Last night my I went with R to glacial town of Idyllwild, California, where the temperature was an arctic 55ª Fahrenheit, easily thirty degrees colder than where I was down in the desert valley. I had prepared for the cold; long pants and a hoodie! Up in the town the Californians were protected from the frigid alpine conditions by heating elements; electric rods in the ceilings and standing gas flame heaters among the tables. I envied the tourists with knit caps and puffy jackets.
Anyway, on the drive back down, I was cold, so I asked R if I could turn on the heater in his car. He was driving on dark, winding, two-lane roads, so I took the liberty of cranking the heat all the way to high so he could keep his eyes on the road and his hands at ten and two. We drive for ten or fifteen minutes talking about life and the universe, and suddenly he busts in with, “CAN YOU PLEASE TURN DOWN THE HEAT, YOU F*ING FRIOLENTO,” I looked over and he was in Stage 11 heat stroke, ready to pass out, his skin as red as a apple and a faint smell of pork roast. I was puzzled because I was just finally starting to feel warm again; and also rather pleased, since I was the one who taught him that word “friolento;” someone who is wimpy about the cold, and there he was using it properly in context.
So yes, I did turn down the heat, so my friend wouldn’t suffer. Not all the way down, because brr, but then he asked me a second time, so I went max AC and handed him a cold compress. Drama.
I moved to the Desert in 2016, and the heat was just oppressive; I didn’t know how I was going to survive it. It was so hot, it made everything ugly.
I was very surprised, however at how quickly I adjusted and became a friolento. I think it was a matter of a couple of months. My classroom usually felt comfortably warm, but when we’d have to go upstairs for a faculty meeting, my teeth were chattering. When we had Mass upstairs, I would warn people sternly to bring a sweater. When the outside temps get up in to the 90s (we consider that a cooler temperature here) I start keeping a hoodie in the car, to have with me just in case I have to go into a store or an office. People here keep their air conditioning set to “ice cream.” It’s so cold, lobsters and crabs start get visibly lethargic when they enter the dentist’s office.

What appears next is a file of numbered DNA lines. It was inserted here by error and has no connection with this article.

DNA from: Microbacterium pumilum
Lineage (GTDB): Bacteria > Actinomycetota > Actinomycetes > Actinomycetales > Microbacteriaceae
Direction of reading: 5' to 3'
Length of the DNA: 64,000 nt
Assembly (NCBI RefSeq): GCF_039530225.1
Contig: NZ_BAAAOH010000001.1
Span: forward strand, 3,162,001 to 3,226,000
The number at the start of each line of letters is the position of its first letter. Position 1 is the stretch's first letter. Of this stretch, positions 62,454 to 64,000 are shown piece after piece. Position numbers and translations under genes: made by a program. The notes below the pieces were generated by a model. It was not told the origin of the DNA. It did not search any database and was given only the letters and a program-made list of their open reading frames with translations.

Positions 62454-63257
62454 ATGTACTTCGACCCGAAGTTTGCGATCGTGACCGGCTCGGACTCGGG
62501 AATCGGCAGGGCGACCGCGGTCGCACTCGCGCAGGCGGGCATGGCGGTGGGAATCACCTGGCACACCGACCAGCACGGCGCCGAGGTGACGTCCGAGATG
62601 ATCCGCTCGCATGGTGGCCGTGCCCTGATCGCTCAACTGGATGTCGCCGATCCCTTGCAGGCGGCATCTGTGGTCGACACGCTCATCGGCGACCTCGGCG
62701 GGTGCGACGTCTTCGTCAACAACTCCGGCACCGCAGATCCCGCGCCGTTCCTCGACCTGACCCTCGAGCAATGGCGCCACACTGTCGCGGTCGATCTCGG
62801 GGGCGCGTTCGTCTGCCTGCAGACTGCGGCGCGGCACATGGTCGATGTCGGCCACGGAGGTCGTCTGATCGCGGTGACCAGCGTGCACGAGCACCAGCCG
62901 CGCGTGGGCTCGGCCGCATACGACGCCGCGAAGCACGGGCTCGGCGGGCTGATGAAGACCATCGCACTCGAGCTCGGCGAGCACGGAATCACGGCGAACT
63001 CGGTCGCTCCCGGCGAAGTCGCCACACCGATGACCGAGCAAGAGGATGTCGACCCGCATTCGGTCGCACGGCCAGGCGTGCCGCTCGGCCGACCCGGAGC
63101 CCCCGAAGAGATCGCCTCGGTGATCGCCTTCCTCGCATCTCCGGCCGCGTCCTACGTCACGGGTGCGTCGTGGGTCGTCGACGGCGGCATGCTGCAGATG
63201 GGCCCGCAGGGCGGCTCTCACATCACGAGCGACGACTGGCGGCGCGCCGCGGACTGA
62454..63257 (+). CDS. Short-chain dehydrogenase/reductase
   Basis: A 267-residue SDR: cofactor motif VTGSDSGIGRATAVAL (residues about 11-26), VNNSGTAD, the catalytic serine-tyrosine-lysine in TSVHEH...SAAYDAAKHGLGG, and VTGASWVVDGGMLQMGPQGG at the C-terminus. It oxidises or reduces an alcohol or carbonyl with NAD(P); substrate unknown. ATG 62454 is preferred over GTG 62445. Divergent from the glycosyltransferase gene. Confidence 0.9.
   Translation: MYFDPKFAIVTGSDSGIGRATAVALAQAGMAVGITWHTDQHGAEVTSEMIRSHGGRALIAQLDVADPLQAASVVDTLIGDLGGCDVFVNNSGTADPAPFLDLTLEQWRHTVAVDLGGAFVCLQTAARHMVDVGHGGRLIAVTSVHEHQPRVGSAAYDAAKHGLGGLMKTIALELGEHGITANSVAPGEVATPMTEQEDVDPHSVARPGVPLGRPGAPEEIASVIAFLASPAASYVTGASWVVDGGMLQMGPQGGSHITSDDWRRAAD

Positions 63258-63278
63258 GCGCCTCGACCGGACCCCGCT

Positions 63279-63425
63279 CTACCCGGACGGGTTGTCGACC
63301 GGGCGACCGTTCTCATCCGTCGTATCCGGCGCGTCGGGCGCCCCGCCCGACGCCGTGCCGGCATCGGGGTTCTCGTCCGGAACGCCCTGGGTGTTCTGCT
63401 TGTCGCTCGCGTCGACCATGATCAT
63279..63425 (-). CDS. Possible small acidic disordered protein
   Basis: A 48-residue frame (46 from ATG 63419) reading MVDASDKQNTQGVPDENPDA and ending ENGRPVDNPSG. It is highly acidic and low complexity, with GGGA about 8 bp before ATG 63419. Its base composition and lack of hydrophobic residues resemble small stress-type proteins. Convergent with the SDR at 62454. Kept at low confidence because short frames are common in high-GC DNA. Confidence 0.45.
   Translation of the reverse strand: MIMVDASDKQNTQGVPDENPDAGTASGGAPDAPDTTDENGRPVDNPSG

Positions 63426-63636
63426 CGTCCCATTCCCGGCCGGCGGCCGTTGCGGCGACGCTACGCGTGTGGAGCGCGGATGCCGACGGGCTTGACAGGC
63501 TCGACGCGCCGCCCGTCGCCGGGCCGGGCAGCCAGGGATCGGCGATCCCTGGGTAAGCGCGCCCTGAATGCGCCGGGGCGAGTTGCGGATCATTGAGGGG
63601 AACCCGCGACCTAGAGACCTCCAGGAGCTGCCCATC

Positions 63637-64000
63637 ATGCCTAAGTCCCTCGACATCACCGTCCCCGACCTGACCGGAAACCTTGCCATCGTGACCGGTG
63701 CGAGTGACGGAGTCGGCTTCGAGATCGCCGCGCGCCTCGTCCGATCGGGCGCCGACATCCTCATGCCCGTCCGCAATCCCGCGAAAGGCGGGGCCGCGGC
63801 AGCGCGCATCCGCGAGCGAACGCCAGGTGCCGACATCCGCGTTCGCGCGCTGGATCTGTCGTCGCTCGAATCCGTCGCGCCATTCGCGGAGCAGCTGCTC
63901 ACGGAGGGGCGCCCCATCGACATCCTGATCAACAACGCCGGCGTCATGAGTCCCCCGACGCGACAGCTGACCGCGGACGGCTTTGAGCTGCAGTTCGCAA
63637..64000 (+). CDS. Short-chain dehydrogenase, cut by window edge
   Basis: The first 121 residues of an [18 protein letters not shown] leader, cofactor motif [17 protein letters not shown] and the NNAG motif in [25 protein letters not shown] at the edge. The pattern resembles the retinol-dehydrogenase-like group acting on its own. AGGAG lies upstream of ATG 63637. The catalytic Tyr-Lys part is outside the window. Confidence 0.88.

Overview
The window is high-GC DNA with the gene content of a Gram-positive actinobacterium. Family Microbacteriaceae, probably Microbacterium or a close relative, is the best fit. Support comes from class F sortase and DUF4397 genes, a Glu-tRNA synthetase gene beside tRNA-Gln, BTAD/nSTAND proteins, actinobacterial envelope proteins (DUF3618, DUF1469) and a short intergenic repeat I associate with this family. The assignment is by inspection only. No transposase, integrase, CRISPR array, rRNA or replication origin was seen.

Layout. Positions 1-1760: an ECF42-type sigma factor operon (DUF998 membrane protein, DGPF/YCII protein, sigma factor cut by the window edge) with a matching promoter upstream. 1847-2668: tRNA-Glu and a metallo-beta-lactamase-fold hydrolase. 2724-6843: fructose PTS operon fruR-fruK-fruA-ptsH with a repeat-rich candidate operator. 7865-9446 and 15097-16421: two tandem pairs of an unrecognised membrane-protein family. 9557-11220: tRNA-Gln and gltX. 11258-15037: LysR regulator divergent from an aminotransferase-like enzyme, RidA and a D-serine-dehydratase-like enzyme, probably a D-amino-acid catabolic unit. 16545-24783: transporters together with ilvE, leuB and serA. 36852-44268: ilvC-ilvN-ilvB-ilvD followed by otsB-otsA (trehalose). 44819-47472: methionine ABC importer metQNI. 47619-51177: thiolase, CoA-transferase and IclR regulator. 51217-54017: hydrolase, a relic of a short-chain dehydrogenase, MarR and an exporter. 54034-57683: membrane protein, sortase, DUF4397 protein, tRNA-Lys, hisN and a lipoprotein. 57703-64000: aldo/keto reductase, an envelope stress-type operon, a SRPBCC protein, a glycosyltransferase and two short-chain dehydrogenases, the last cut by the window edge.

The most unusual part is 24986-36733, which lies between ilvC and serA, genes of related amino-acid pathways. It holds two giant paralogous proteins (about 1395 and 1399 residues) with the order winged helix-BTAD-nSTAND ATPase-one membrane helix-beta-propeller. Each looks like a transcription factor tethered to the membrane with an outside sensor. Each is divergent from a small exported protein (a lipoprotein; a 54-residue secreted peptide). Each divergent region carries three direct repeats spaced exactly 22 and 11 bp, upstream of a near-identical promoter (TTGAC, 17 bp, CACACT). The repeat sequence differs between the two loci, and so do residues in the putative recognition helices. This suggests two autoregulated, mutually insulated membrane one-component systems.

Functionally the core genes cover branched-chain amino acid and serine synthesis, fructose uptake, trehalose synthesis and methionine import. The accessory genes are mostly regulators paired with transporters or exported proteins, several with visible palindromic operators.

So yah, I’m a friolento now. I wonder how long it will take me to adjust, when I move back to Seattle, Washington in the fall of this year, to start the new job I just committed to yesterday. I wonder if I’ll feel cold when it rains. I wonder if I will crave the sunshine.
Nah! I’m glad I kept all my flannel shirts. I wonder if they’ll let me teach in them…
In case you’re wondering, the drive to Idyllwild and back was very scenic. I was glad to go and see it all for first time, and glad to celebrate the new job.